Evading Alzheimer’s: ‘Cognitive reserve theory’ suggests early education may be the best defense

| | May 18, 2018
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One great hope – for vitamin fans and researchers alike – is that dietary supplements could prevent the worsening of Alzheimer’s disease. So far antioxidants, in particular vitamin E, have been disappointing but there has been hope for a supplement called Fortasyn Connect.

Designed to boost brain function, it contains a cocktail of omega 3 fatty acids, minerals and vitamins (specifically DHA, EPA, uridine monophosphate, choline, vitamins B12, B6, C, E, and folic acid, phospholipids and selenium). The concentrations of these nutrients in the blood and brains of patients with Alzheimer’s disease are lower than normal.

[T]he same factors that protect against heart disease – healthy food, keeping your weight down, exercise, lowering high blood pressure, avoiding diabetes and not smoking – protect against blood-vessel disease in the brain, which it is thought contributes to Alzheimer’s disease.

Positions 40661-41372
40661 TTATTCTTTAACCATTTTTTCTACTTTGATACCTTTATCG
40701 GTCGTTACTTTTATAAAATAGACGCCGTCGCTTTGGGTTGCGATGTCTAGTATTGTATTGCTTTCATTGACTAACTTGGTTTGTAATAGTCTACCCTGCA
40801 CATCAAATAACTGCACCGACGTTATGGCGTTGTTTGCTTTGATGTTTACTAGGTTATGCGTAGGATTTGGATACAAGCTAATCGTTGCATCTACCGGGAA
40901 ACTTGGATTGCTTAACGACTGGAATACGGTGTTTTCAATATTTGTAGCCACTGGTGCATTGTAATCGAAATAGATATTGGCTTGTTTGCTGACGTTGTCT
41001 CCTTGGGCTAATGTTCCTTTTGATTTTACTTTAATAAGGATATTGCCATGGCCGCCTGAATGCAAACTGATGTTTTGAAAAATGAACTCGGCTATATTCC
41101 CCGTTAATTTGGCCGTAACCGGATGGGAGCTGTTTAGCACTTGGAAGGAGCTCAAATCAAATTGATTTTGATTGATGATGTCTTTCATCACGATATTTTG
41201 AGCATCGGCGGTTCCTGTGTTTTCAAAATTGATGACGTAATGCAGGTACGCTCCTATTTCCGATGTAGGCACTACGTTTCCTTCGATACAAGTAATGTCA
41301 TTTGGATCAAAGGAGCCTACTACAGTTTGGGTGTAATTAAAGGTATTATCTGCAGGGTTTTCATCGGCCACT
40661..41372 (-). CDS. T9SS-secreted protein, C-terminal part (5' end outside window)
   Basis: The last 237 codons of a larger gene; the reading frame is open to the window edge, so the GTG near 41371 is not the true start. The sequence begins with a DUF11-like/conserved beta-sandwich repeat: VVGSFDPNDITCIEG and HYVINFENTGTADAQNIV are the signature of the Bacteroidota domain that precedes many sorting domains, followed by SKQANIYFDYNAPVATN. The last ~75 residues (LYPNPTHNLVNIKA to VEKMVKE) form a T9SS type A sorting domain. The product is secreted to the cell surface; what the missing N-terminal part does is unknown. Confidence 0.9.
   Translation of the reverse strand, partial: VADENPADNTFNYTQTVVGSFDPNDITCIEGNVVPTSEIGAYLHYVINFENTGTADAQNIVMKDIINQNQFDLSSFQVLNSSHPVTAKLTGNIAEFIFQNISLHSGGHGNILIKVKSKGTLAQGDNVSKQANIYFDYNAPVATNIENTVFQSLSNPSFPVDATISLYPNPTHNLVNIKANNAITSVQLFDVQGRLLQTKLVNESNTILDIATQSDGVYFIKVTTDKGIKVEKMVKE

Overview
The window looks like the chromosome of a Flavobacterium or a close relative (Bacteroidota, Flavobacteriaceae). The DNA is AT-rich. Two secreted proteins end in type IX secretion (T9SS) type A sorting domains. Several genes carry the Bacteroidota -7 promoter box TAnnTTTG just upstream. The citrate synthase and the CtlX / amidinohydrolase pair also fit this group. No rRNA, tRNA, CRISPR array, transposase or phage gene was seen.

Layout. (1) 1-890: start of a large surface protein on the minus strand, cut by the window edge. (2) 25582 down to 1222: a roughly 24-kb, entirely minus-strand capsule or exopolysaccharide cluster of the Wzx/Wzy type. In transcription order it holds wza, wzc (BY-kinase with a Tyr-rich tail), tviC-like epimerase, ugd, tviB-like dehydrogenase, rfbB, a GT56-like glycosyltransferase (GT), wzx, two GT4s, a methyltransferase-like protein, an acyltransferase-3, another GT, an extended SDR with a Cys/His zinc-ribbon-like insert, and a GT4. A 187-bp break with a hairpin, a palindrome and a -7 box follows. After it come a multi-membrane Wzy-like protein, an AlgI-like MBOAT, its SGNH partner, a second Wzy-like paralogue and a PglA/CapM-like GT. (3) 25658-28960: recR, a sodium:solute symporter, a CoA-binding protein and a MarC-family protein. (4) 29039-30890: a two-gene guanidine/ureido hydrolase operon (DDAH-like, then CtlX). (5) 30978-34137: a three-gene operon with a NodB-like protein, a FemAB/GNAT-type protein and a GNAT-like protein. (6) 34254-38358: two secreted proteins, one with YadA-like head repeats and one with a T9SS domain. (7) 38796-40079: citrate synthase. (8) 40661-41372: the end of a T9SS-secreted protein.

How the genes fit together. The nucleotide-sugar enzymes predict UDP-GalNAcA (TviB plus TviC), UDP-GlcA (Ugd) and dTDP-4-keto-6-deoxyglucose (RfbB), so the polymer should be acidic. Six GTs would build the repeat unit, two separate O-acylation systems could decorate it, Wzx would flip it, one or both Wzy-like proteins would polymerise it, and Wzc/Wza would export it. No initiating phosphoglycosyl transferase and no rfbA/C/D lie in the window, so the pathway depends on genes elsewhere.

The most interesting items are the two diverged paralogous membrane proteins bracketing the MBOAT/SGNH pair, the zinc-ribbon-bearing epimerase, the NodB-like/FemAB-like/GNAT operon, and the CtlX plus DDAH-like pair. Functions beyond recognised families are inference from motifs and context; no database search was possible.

One of the strongest protective factors, though, is education. A 2014 study published in Lancet Neurology found the more education a person received early in life, the later they developed dementia, or not at all. That fits with the ‘cognitive reserve’ theory – the more educated you are, the denser your neural networks, so you have more brain capacity to start with.

While the evidence isn’t clear, you certainly can’t do any harm by learning a language or a musical instrument in mid-life.

Read full, original post: No easy fix for Alzheimer’s disease

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